Unless we look anew at agriculture in terms of the balances between wider benefits and impacts and link this to current and future societal drivers, we will continue to pay lip service to the concept of sustainability without ever developing ways to achieve it, they argue. Part of the problem in facing the future is the remarkable past achievements. In recent decades there has been a huge growth in agricultural production, with increases in food supplies across many regions of the world since the beginning of the 1960s. In one of the papers, Jules Pretty, at the University of Essex, writes that, since then, aggregate world food production has grown 145 per cent. In Africa it rose by 140 per cent, in Latin America by almost 200 per cent and in Asia by 280 per cent. The greatest increases have been in China, where a five-fold increase occurred, mostly during the 1980s and 1990s. In industrialized countries, production started from a higher base; yet still doubled in the US over 40 years and grew by 68 per cent in Western Europe. Over the same period, world population has grown from three billion to more than six billion, imposing an increasing impact of the human footprint on the Earth as consumption patterns change. Although per capita agricultural production has outpaced population growth for each person today, there is an additional 25 per cent more food compared with 1960. But these figures also mask regional differences. While Africa has increased production overall, per capita figures reveal that the continent is producing 10 per cent less today compared with 1960. Concern about sustainability in agricultural systems centre on the need to develop technologies and practices that do not have adverse effects on environmental goods and services, are accessible to and effective for farmers, and lead to improvements in food productivity, in contrast to many recent agricultural developments. Many researchers now believe that urgent new approaches are needed that will integrate biological and ecological processes into food production, minimize the use of those non-renewable inputs that cause harm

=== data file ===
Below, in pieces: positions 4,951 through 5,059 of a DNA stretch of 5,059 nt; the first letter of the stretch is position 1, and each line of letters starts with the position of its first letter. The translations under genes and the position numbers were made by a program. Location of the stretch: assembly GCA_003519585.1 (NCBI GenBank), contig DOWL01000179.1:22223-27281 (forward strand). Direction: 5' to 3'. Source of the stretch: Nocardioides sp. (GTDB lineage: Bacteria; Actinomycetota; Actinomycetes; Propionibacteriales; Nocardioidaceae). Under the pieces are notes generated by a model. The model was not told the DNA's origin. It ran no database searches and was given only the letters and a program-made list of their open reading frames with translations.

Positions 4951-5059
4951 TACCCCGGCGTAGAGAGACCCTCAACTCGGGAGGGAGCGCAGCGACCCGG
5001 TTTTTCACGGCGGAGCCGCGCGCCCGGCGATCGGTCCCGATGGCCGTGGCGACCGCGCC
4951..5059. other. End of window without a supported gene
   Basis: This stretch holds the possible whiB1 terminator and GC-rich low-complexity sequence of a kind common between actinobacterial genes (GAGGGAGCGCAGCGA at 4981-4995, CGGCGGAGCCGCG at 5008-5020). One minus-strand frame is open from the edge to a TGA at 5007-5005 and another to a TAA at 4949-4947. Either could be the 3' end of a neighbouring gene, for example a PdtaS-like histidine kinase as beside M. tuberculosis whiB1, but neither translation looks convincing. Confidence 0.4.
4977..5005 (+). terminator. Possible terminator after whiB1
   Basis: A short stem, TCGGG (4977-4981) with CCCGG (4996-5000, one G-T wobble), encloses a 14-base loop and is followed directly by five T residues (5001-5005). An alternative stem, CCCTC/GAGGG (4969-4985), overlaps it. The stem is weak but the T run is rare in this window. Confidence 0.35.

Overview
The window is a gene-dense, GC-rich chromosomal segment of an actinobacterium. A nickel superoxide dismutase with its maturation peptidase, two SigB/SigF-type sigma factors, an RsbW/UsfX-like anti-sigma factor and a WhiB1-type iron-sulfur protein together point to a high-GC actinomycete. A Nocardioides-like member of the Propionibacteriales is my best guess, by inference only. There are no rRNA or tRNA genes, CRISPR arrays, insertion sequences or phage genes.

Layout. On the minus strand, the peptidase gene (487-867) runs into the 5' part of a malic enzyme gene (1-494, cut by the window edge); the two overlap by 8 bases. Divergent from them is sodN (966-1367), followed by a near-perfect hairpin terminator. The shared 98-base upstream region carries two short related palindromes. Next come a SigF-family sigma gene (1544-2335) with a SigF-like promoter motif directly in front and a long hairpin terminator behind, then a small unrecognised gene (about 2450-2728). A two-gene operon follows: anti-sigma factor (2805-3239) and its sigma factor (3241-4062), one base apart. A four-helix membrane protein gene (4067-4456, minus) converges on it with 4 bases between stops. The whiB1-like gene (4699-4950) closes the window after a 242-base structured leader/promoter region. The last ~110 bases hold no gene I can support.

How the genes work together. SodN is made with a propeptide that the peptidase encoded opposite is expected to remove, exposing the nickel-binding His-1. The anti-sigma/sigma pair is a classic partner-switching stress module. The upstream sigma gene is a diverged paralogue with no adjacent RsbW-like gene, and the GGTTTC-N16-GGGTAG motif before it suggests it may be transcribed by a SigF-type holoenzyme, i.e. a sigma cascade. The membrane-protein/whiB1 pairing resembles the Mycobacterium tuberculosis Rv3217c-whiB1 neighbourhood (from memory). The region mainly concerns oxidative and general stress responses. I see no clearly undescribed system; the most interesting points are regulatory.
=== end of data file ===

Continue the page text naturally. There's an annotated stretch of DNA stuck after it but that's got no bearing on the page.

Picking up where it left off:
to the environment or to the health of farmers and consumers. There is also concern to make productive use of the knowledge and skills of farmers, to substitute human capital for costly external inputs, and make productive use of people’s capacities to work together to solve common agricultural and natural resource problems, such as for pest, watershed, irrigation, forest and credit management. One of the new concepts is improving ‘natural capital’ as a means of profiting from the best use of the genotypes of crops and animals and the ecological conditions under which they are grown or raised. Most agricultural sustainability improvements occurring in the 1990s and early 2000s appear to

have arisen despite existing national and international policies, rather than because of them, writes Pretty. Although almost every country would now say it supports the idea of agricultural sustainability, the evidence points towards only patchy reforms. Only three countries have given explicit support for sustainable agriculture: Cuba has a national policy for alternative agriculture; Switzerland has three tiers of support to encourage environmental services from agriculture and rural development; and Bhutan has a national environmental policy coordinated across all sectors. The authors hope that the new collection of reviews will help move this agricultural debate forward more widely.

New inputs

form allowed to thrive. However, wine- producers and scientists are now beginning to appreciate that more biodiversity could help to keep pests at bay and improve the yields and quality of crops. A research project sponsored by the environment charity Earthwatch is set to investigate the biodiversity in a traditional Bordeaux vineyard, Château les Vergnes, and to find ways in which the wine growers can work with nature rather than against

A new project looks at ways to boost natural methods to help manage some of the most valuable agricultural land in the world. Michael Gross reports. Travelling through wine-producing areas, one can easily get the impression that there is nothing but vineyards for miles around, and grapevines are the only life

Between the lines: Improving biodiversity amongst the rows of French vines may boost natural pest control amongst some of the world’s most valuable grapes. (Picture: Photolibrary.)